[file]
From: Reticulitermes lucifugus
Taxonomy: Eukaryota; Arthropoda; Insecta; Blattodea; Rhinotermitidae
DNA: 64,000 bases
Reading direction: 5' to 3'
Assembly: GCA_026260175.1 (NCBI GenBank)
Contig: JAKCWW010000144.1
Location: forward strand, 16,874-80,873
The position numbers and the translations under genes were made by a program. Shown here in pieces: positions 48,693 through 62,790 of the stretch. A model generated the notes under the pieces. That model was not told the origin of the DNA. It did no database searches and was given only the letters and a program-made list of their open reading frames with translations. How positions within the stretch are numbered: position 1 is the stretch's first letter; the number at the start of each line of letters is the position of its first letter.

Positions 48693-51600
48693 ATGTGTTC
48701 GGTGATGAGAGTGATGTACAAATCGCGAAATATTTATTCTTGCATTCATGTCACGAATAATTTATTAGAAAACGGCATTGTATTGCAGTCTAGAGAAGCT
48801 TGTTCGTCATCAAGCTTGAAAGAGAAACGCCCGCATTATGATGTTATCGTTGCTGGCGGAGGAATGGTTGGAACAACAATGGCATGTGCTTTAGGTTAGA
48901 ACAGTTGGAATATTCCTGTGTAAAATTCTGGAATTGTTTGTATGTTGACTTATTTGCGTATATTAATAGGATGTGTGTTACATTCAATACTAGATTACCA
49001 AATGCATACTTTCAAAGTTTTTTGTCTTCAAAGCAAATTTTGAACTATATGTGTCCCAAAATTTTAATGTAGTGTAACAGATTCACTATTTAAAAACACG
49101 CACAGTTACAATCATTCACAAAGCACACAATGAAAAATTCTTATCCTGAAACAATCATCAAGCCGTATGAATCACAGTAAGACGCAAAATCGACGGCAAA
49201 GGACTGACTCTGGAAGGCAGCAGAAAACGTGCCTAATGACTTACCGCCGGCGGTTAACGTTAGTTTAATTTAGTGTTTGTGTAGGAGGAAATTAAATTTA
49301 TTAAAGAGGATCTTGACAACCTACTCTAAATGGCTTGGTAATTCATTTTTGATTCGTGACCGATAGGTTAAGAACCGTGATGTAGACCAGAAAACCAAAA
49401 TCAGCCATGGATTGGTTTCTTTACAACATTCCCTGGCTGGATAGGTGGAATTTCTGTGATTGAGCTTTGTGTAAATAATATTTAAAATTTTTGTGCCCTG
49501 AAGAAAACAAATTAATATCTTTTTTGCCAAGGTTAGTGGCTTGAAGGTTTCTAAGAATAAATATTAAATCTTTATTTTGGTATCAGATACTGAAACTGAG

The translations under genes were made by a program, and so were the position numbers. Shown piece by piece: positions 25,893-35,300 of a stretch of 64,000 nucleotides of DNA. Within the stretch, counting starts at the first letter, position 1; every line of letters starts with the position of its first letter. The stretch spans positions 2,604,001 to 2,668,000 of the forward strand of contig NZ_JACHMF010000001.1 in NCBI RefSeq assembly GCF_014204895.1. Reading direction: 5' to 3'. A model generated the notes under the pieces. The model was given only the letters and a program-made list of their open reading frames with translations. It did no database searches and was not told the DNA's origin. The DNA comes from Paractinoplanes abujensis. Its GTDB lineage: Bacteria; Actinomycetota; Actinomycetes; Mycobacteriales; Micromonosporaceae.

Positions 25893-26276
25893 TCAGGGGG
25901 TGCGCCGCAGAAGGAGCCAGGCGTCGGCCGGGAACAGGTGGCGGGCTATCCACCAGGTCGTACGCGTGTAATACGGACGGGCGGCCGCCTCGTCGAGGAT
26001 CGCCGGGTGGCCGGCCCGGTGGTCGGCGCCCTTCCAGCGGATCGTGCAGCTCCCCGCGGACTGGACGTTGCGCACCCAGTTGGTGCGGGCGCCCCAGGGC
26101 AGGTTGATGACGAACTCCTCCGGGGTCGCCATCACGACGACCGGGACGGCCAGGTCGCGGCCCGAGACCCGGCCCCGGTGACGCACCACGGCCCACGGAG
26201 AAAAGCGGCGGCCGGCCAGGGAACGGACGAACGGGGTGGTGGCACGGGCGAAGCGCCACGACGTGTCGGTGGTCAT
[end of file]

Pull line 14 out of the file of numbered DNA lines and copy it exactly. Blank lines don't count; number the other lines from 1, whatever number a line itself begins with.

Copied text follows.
49001 AATGCATACTTTCAAAGTTTTTTGTCTTCAAAGCAAATTTTGAACTATATGTGTCCCAAAATTTTAATGTAGTGTAACAGATTCACTATTTAAAAACACG